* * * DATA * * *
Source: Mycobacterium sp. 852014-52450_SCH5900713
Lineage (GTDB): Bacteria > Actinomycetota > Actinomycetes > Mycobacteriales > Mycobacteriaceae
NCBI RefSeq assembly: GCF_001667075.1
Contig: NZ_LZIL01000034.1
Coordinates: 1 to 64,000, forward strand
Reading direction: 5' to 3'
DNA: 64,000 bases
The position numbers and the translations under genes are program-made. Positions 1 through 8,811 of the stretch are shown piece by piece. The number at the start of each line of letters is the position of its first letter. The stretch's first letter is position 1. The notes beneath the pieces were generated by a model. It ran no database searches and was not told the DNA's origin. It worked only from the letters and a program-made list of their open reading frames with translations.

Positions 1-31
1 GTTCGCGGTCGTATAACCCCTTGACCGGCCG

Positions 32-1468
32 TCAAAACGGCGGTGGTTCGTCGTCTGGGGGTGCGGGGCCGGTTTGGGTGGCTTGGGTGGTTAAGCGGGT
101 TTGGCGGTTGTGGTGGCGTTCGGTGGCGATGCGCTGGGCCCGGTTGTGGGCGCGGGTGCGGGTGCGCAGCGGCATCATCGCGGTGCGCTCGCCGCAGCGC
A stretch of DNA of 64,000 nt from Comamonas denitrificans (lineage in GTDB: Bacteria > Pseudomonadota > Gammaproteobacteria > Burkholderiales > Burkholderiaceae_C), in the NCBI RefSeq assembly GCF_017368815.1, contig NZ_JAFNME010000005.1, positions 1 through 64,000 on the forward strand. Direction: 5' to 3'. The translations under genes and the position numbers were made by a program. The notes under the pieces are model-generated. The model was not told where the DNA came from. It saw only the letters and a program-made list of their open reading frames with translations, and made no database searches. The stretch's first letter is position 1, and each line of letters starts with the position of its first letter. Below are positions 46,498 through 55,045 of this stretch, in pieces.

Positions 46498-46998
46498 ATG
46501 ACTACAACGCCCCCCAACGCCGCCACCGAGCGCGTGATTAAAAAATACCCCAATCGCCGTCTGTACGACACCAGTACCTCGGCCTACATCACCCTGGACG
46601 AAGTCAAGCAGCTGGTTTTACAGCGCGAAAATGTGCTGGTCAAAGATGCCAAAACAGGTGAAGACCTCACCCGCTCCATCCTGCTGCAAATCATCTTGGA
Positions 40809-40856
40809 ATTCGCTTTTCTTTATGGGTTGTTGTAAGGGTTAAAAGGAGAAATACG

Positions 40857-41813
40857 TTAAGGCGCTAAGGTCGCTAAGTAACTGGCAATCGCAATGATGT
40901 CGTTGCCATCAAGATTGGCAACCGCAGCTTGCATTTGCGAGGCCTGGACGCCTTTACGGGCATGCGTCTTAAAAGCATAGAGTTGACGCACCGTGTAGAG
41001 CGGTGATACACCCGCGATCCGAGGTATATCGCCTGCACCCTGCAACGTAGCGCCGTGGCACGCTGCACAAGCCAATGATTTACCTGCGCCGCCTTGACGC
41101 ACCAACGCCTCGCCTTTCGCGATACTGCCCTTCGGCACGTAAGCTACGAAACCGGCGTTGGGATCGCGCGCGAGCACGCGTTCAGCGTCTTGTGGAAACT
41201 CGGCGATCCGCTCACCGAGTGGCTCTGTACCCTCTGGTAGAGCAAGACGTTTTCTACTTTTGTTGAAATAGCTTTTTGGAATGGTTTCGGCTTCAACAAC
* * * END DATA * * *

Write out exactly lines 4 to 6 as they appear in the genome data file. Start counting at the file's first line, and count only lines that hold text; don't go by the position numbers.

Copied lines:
Contig: NZ_LZIL01000034.1
Coordinates: 1 to 64,000, forward strand
Reading direction: 5' to 3'